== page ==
Since March of this year, Teacher Naturalists Gwendolyn Causer and I have been visiting the King Street Center in Burlington on Thursdays afterschool to take a group of students outside. There are many enrichment programs available to engage these students, but out of all the choices our group chose Audubon Adventures.
Like other afterschool programs Audubon Vermont offers, our goal is to spend the entire time outside, exploring nature where you are. While this is an easy goal to reach at schools like Allen Brook in Williston which is surrounded by fields and a stream, or here at the Green Mountain Audubon Center in Huntington where Brewster Pierce students hop off the bus once a week for afterschool exploration, King Street is in the middle of urban Burlington. I live in central Vermont and didn’t go to Burlington all that often, so I relied on Gwen’s knowledge of green spaces in town. Now, I laugh because after 6 months of visiting Burlington, my internal map of the city has the King Street Center at the heart surrounded by a ring of parks and open spaces that K-5th graders can access on foot.
Anyone who enjoys spending time outside can tell you how good it is for your soul, and there is much research out now describing the physical and cognitive benefits of outdoor play on a child’s development. But another thing is becoming increasingly clear: access to the outdoors is not available to everyone. Surveys from the Outdoor Foundation found two important factors about who recreates outside in America: more than half are from households that exceed the national income average and 70% of youth who recreate outdoors aged 6-24 are Caucasian. As a result of this discrepancy of outdoor exposure minorities are more likely to perceive outdoor recreation as riskier than other groups (Ken Cordell, US Forest Service) and are less likely to pursue careers in conservation (James Mills, 2014). Audubon Vermont is working to make sure that all kids have access to the outdoors and our partnership with King Street Center is helping us reach that goal.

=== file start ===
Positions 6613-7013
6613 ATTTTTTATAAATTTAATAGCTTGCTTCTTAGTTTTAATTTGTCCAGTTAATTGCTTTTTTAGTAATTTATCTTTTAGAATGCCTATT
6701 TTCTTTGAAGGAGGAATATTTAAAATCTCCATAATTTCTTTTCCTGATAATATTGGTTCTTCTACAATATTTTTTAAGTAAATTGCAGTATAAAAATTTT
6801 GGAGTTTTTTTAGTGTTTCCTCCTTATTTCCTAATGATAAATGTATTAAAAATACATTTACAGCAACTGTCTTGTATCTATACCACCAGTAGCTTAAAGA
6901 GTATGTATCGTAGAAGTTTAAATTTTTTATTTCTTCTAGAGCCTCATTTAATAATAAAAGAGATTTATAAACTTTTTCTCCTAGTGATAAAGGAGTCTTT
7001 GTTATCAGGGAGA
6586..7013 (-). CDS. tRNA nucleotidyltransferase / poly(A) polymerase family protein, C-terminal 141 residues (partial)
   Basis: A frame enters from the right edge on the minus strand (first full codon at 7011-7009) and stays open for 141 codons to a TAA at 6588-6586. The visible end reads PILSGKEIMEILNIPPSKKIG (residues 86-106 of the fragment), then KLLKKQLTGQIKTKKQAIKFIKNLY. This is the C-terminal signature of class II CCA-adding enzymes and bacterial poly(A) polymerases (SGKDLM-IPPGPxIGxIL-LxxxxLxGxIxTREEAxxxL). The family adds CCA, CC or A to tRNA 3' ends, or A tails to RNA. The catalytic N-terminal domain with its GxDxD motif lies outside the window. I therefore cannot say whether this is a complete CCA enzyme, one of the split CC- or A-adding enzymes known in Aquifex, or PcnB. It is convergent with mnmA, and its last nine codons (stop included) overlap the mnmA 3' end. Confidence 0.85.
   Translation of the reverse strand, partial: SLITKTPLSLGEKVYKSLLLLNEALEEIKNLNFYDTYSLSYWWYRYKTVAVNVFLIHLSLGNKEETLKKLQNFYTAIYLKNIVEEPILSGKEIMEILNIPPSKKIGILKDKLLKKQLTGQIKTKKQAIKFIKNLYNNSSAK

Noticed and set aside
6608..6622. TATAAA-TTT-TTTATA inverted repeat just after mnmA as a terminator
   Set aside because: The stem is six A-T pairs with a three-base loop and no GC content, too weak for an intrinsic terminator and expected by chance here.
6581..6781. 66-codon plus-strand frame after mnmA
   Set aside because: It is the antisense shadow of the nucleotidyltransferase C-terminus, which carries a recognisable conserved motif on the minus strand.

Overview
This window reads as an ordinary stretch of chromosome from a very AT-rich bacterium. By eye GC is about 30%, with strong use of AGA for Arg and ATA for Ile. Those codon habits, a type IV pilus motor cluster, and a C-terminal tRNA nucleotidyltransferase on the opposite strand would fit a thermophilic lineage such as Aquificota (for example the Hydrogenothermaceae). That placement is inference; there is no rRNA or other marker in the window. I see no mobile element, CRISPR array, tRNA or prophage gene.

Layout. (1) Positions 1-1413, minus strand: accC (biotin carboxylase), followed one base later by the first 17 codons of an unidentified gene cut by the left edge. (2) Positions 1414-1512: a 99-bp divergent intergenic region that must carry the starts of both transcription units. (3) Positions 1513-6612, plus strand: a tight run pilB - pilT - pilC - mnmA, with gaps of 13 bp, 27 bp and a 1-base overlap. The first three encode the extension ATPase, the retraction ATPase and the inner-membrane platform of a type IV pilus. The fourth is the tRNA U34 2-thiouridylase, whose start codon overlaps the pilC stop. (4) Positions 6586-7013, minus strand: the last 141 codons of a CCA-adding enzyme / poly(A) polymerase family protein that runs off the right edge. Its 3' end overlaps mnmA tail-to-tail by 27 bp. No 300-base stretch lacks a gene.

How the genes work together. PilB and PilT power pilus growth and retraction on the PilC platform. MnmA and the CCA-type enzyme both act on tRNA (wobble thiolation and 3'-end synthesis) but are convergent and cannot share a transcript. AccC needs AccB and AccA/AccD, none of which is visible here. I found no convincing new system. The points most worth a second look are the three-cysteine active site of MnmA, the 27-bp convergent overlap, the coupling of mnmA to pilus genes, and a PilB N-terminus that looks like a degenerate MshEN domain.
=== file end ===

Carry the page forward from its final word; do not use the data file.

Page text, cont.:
Last Thursday we got to ride the King Street Bus to Red Rocks Park (our group voted and Red Rocks came out on top). We spent an hour climbing on rocks, looking at mushrooms, investigating a hollow tree, and finding a hidden fairy house that Gwen and her daughter built over the past 14 years. We had some new experiences too, including being in the woods as it got dark. Two second graders were having fun describing the spooky they thought they saw, which gave me the chance to explain how our eyes work, and why we see things that are not true-to-life at night. “My rods were not misfiring, I know what I saw!” exclaimed one student after the spookiness started to get to us all.
It is one of the best parts of my week to get to go outside and just see what we find with the King Street kids. A leech in Lake Champlain, an acorn at Battery Park, and a group of Ring-billed Gulls examined through binoculars have all been connections to the wider natural world around us in the heart of Vermont’s most populous city.